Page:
Unix and Linux users have a new data centre connectivity option through IBM. Big Blue has partnered with networking vendor QLogic for Fibre Channel over Ethernet (FCoE) connectivity on IBM Power Systems.
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IBM has integrated QLogic's 8100 Series single-chip converged network adapters (CNAs) for native FCoE connectivity into its Power Systems portfolio of tower, rackmount and blade servers. IBM says the move will allow IT administrators to perform server and network consolidation at the same time.
Based on IBM's Power6 processors, the IBM Power Systems line is a single platform for Unix, Linux and IBM applications. IBM customers are expected to benefit from FCoE technology with 10Gb/s performance, which can minimise power and cooling requirements.
IBM's Power Systems product has Dynamic Logical Partitions (DLPARs), which enable resource allocation when activating a logical partition and while partitions are running. DLPARs allow IT administrators to consolidate a number of Unix and Linux servers on fewer virtualised server platforms at the same time that QLogic's CNA technology consolidates network connectivity.
Expanding on its relationship with QLogic, IBM has now integrated QLogic single-chip CNAs across its Intel-based server portfolio -- BladeCenter, System x and Power Systems.
Based on the vendor's Network Plus Architecture, the QLogic 8100 Series ASIC handles both storage and data traffic at 10 Gigabit Ethernet (GbE) line speeds, which QLogic claims uses one-third the power of existing CNA chip sets on the market.
Henrik Hansen, QLogic's EMEA marketing director, said processors are becoming more powerful, enabling larger computing platforms. In current blade environments, it is not unusual to have several VMs running numerous applications.
"The processor can no longer handle this, so to maintain computing performance, you need a bigger network pipe for more bandwidth. This is critical to get the data out of the server and to your storage or your users," Hansen said.
However, by continually adding to their data centres, businesses are running out of floor space and, more importantly, available power.
"The idea is not to retrain the usage of power, but to control it by powering down a server platform," he said. "This is where FCoE becomes attractive to the IT department and where converged networking will grow as a sweet spot."
According to Hansen, this allows IT managers "to control compliance issues with data and power onsite, instead of having to outsource to a third party. Have control of your own destiny."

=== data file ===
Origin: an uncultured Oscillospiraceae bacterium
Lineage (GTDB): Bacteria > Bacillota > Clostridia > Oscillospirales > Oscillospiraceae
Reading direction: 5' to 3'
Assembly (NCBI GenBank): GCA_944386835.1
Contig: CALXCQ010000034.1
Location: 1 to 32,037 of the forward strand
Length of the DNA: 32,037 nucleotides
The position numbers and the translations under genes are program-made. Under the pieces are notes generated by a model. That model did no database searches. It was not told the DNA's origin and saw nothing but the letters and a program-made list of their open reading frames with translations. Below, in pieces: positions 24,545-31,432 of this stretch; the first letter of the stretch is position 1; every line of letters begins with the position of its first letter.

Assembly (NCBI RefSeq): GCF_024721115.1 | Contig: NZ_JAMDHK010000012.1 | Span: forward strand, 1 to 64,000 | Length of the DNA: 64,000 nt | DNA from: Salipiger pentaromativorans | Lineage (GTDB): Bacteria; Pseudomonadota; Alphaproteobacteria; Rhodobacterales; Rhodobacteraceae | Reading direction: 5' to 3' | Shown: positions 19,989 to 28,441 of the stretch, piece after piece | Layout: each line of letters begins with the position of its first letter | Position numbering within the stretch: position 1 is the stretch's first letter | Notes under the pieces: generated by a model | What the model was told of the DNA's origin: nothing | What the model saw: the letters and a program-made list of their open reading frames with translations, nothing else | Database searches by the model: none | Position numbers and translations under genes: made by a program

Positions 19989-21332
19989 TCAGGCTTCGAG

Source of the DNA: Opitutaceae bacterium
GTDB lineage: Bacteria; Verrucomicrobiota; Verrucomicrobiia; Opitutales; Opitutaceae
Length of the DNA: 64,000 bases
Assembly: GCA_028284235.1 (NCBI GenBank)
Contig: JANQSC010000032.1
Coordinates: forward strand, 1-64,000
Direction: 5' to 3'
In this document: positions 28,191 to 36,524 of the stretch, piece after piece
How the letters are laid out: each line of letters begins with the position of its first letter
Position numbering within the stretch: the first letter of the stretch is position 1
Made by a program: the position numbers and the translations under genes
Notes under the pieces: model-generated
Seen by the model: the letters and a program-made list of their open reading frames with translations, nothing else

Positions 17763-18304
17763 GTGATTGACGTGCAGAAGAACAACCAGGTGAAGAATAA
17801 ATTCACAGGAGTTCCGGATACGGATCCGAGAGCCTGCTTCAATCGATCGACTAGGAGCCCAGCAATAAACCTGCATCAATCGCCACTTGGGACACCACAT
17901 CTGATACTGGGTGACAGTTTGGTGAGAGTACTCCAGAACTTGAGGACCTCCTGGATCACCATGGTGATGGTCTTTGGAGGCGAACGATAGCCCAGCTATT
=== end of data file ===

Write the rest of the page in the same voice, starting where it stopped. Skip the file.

QLogic 8100 Series adapters are available in standard and mezzanine cards, with full certification for nearly every OS -- Unix, Linux, and Windows Server as well as virtualisation platforms such as VMware ESX Server, Microsoft Hyper-V, and Citrix XenServer.
Competitive landscape for CNA cards
In August, QLogic partnered with NetApp for CNA FCoE-embedded storage, which is integrated on QLogic's ASIC. EMC is also shipping QLogic single-chip CNA cards as part of its Symmetrix enterprise storage array.
The single-chip part of QLogic's CNA is important because it reduces power consumption in addition to allowing vendors to integrate with FCoE.
Emulex also released a single-chip CNA recently. Shaun Walsh, vice president of corporate marketing at Emulex, said that whereas QLogic's CNA card is storage-based, Emulex's is fully Ethernet, so to achieve the full benefits of QLogic's CNA, the customer has to go down the storage route.
At VMworld in September, Emulex announced its Virtual Fabric Adapter based on its OneConnect Universal Converged Network Adapter (UCNA) architecture for Ethernet network connectivity in IBM BladeCenter HS22 blade servers.
Emulex's 10 Gb/s Ethernet network interface card (NIC) offers two physical 10 Gb/s Ethernet ports, supporting 1 Gb/s or 10 Gb/s that can be configured on up to eight virtual ports with bandwidth allocation in 100 Mb/s increments.
FCoE still in its early days
FCoE has Fibre Channel data packets that are transmitted over an Ethernet network. The server uses a CNA to combine the functions of both Ethernet NIC and Fibre Channel host bus adapter.
Sergis Mushell, principal research analyst at Gartner, said data centre server environments typically have a minimum of four high-speed network connections for each server. According to Mushell, CNAs enable you to reduce server I/O to two higher-speed interfaces, which can reduce physical interfaces by 50%.
By reducing the number of server I/O interfaces, cabling in server racks is simplified, creating a greener IT environment and lowering power consumption.
Kayleigh Bateman is the site editor for SearchVirtualDataCentre.co.uk.